As a BREAK Evolution of a Stage 1, Noctowl BREAK acts like a pseudo-Stage 2; roughly the same amount of effort to hit the field, but unable to take advantage of the various bits of Stage 2 support or have to worry about the anti-Stage 2 cards.  Generic Evolution support or counters will still apply though, as would any specific BREAK support or counters, but I don’t know of any such effects.  Noctowl BREAK has 130 HP, which would be the low end for a Stage 2.  The good news is that it just barely gets to that point where I guesstimate that it’s more likely to survive than be OHKO’d.  The bad news is that you’re investing a lot to get to that point.  Noctowl BREAK has one attack on it, “Night Scan”, which costs [CCC] and does 60+ damage.  The “+” is your opponent reveals his or her hand and the attack does 30 more damage for each Trainer card you find there.  Trainer, so Items, Stadiums, or Supporters all add to the damage.  Weakness, Resistance, Retreat Cost, Abilities, and any additional attacks will depend on the Noctowl from which Noctowl BREAK Evolves.  We’ll also need a Hoothoot as well, so now we’ll look at Hoothoot (BW: Plasma Freeze 91/116), Hoothoot (XY: BREAKthrough 119/162), Noctowl (BW: Plasma Freeze 92/116), and Noctowl (XY: BREAKthrough 120/162).  All are Colorless Pokémon with Lightning Weakness, Fighting Resistance, Retreat Cost [C], no Ancient Trait, and no Ability.  Which means Noctowl BREAK will have Lightning Weakness (not the worst), Fighting Resistance (handy but not huge), and a Retreat Cost of [C] (good).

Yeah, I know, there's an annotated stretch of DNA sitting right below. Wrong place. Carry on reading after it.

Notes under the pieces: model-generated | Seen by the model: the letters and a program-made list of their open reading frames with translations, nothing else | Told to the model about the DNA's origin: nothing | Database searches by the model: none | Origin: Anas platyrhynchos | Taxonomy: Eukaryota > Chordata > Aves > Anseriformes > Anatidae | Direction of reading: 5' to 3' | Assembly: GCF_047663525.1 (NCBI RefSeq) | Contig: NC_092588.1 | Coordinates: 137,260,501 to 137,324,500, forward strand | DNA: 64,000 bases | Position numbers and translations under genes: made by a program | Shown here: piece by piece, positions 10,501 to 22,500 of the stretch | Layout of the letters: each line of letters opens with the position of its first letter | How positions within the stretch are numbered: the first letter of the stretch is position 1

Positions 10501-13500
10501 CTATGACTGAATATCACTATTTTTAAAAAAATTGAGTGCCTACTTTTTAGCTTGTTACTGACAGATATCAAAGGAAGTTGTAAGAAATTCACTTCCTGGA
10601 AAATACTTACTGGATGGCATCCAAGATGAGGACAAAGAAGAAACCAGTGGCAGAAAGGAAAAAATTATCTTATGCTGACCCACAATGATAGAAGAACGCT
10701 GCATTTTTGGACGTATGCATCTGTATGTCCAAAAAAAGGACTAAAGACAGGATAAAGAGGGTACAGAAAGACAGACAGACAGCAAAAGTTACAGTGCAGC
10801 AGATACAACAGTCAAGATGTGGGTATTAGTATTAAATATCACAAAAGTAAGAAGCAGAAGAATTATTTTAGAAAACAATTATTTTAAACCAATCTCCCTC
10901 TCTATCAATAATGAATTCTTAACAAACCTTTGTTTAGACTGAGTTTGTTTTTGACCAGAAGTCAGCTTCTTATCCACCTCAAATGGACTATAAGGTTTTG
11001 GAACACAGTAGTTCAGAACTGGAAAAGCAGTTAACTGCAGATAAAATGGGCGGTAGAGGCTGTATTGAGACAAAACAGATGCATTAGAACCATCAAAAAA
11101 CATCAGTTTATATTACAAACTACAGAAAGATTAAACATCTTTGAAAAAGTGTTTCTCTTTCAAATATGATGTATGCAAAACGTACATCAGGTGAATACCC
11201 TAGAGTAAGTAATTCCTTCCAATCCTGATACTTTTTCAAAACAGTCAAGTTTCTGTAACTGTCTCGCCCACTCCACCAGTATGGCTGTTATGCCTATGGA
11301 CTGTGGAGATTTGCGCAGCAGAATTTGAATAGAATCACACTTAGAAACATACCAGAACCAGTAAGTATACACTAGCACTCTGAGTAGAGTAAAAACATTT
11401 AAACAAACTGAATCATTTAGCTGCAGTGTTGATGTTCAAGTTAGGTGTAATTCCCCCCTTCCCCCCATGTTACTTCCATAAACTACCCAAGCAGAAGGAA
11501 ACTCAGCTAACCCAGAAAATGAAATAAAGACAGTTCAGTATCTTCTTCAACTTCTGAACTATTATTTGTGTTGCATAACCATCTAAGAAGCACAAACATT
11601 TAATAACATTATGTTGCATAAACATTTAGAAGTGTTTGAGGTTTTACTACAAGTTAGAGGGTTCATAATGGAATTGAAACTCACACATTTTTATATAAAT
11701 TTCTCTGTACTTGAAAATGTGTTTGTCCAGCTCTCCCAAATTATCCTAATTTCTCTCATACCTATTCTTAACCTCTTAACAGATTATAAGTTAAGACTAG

Both Hoothoot are 60 HP Basic Pokémon with just one attack.  BW: Plasma Freeze 91/116 can use “Dual Draw” for [C] to make both players draw two cards.  Not a large enough amount to be useful for a depletion deck, so giving each player the same amount of draw when (as an attack) your opponent will be able to use the freshly drawn cards first is not a good thing in Expanded or Standard play, though still decent enough to be worth using when you’re a bit desperate.  XY: BREAKthrough 119/162 can use “Proclaim the Night” for [CC] and it’s just “Quaking Punch” from Seismitoad-EX but without the damage.  That isn’t a bad thing as this can be useful at slowing down your opponent, especially early game.  Now for Noctowl: both are Stage 1 Pokémon with 90 HP and two attacks.  BW: Plasma Freeze 92/116 has “Powerful Vision” for [CC] and “Fly” for [CCC].  The former does 10 damage times the number of cards in your opponent’s hand while the latter does 50 and prevents all effects of attack (including damage) done to “this Pokémon” during your opponent’s next turn but is “tails fails”.  Keeping up the pattern, neither of these are great but they aren’t worthless: Powerful Vision can get a solid hit if your opponent lets his or her hand swell and Fly is great when it works, but horrible when it whiffs.